Commonplace Book in a Time of Plague

Some august world body said not to say "plague," but surely literary people have a dispensation? How far this dispensation extends we will discuss below. Right now, I reintroduce a poem I wrote and posted to this website in the fall of 2014. I was writing a lot of poetry then: I had been hired … Continue reading Commonplace Book in a Time of Plague

Clive James, Cultural Amnesia: Necessary Memories from History and the Arts

Cultural Amnesia: Necessary Memories from History and the Arts by Clive James My rating: 3 of 5 stars Is it possible to ask, without sounding like a morbid troublemaker, why the death of Clive James last November was not greeted with the outpouring of vituperation that marked Harold Bloom's demise the month before? Granted, Bloom … Continue reading Clive James, Cultural Amnesia: Necessary Memories from History and the Arts

Dominique Eddé, Edward Said: His Thought as a Novel

Edward Said: His Thought as a Novel by Dominique Eddé My rating: 4 of 5 stars This book, originally published in France in 2017, has been out in America in its English translation (by Trista Selous and Ros Schwartz) for about three months. Yet there are no reviews on Goodreads or Amazon, and no reviews … Continue reading Dominique Eddé, Edward Said: His Thought as a Novel

Terry Eagleton, Literary Theory: An Introduction

Literary Theory: An Introduction by Terry Eagleton My rating: 3 of 5 stars Strange the books one fails to read. The very fact that you are supposed to have read certain books makes you feel like you have already read them long before you read them, so you do not in fact ever read them. … Continue reading Terry Eagleton, Literary Theory: An Introduction

Susan Sontag, Regarding the Pain of Others

Regarding the Pain of Others by Susan Sontag My rating: 3 of 5 stars Susan Sontag's oeuvre is a long palinode. Identified for years with the positions she took, or at least appeared to take, in the 1960s, she seemed to spend the rest of her life strategically retracting or at least clarifying and qualifying … Continue reading Susan Sontag, Regarding the Pain of Others

Nicholas Mirzoeff, How to See the World

How to See the World: An Introduction to Images, from Self-Portraits to Selfies, Maps to Movies, and More by Nicholas Mirzoeff My rating: 3 of 5 stars Mirzoeff self-consciously updates the late John Berger's Ways of Seeing with a new piece of popular Marxist pedagogy on how to read politics and history into images and … Continue reading Nicholas Mirzoeff, How to See the World

Alan Moore, Miracleman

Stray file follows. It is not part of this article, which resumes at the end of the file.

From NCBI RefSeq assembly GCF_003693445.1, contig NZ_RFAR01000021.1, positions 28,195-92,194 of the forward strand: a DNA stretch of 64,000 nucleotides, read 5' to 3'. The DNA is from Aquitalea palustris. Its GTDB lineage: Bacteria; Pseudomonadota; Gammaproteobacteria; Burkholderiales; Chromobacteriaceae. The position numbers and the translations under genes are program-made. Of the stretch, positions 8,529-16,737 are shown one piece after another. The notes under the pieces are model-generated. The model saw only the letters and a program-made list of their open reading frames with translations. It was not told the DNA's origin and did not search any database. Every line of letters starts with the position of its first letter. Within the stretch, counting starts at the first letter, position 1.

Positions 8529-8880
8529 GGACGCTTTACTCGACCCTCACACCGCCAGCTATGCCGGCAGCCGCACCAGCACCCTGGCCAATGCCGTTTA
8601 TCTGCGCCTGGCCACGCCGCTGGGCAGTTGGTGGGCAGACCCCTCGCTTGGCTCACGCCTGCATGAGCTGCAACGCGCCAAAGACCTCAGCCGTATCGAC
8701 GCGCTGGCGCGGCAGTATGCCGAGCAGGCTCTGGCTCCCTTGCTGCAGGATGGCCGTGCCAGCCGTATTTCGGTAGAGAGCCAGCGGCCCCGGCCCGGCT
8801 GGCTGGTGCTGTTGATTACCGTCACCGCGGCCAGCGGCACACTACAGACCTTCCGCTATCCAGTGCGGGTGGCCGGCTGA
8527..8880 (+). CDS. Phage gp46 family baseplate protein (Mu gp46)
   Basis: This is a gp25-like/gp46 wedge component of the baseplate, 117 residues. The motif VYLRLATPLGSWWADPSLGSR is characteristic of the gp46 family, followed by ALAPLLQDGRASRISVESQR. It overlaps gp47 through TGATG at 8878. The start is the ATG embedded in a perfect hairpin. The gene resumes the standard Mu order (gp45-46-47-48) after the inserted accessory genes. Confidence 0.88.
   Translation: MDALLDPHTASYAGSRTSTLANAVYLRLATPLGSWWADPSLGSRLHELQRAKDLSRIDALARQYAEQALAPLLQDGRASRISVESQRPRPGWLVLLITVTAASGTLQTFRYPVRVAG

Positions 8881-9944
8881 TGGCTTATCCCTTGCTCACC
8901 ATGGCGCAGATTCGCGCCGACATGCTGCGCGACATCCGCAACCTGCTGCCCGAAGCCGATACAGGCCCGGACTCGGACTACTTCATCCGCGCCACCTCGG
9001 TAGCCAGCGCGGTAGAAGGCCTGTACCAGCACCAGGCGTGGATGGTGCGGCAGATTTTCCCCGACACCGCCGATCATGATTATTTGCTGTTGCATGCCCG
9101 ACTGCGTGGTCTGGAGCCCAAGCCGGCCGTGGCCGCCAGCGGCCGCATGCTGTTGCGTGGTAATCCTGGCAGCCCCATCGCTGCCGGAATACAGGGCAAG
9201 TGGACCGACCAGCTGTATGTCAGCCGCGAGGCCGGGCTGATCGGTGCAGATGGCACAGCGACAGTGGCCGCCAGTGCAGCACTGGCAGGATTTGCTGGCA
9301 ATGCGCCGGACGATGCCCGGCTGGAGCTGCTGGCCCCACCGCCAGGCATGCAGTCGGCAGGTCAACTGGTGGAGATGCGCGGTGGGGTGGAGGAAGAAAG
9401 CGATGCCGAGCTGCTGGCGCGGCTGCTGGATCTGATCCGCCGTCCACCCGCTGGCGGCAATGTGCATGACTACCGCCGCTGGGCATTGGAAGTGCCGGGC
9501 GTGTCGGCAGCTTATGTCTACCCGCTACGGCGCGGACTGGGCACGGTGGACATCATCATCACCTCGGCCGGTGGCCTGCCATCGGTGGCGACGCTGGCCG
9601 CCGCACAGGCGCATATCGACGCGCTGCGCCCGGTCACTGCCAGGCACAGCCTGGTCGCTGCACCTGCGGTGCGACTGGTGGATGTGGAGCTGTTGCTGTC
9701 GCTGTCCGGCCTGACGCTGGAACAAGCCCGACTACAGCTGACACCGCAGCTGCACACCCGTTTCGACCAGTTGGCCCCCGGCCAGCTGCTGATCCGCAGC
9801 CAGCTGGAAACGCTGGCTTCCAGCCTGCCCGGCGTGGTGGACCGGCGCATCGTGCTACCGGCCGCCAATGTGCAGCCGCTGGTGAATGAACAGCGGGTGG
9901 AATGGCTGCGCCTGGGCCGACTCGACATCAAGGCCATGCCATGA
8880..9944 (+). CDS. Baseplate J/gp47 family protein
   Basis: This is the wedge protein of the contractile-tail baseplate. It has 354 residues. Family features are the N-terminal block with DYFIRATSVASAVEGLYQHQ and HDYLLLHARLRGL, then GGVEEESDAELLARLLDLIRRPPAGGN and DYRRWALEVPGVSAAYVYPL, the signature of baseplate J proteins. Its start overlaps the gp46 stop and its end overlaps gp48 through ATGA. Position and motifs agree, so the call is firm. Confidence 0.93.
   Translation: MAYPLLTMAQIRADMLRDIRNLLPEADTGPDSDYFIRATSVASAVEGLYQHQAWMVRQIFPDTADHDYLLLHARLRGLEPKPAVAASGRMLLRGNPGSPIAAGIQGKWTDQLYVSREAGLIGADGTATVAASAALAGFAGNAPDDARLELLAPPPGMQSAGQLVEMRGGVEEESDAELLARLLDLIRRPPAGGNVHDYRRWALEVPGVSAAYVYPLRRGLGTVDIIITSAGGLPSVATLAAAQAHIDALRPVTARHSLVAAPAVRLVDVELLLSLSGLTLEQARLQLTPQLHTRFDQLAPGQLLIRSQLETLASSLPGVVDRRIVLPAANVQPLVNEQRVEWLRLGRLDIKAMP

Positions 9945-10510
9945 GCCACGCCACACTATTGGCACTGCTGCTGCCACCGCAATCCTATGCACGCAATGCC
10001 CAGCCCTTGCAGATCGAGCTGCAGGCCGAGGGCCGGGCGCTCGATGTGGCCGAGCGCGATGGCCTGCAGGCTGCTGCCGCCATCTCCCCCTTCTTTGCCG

Miracleman, Book Three: Olympus by Alan Moore My rating: 4 of 5 stars In the 1980s, Alan Moore, the most celebrated writer in the history of mainstream Anglophone comics, made his name by telling the same story four times. In Miracleman, V for Vendetta, Swamp Thing, and Watchmen, a commanding male figure, superior of intellect … Continue reading Alan Moore, Miracleman

Frances Stonor Saunders, The Cultural Cold War: The CIA and the World of Arts and Letters

The Cultural Cold War: The CIA and the World of Arts and Letters by Frances Stonor Saunders My rating: 4 of 5 stars Someone once said that beneath or behind all political and cultural warfare lies a struggle between secret societies. —Ishmael Reed, Mumbo Jumbo (1972) This 1999 book by British journalist Saunders is the … Continue reading Frances Stonor Saunders, The Cultural Cold War: The CIA and the World of Arts and Letters

Richard Rorty, Achieving Our Country

Achieving Our Country: Leftist Thought in Twentieth-Century America by Richard M. Rorty My rating: 2 of 5 stars Richard Rorty is a Pragmatist philosopher: he believes that ideas and actions should be judged on their effects rather than their metaphysical or ontological status. Don't ask whether it's true, whatever "it" may be, ask only if … Continue reading Richard Rorty, Achieving Our Country

Grant Morrison, The Invisibles

The Invisibles by Grant Morrison My rating: 4 of 5 stars This will be a pitch. You should read The Invisibles. Certainly those of you who have been reading some of the other things I write about here: not only Alan Moore, but also Herman Melville, James Joyce, Thomas Pynchon, Don DeLillo, and Grant's alt-universe … Continue reading Grant Morrison, The Invisibles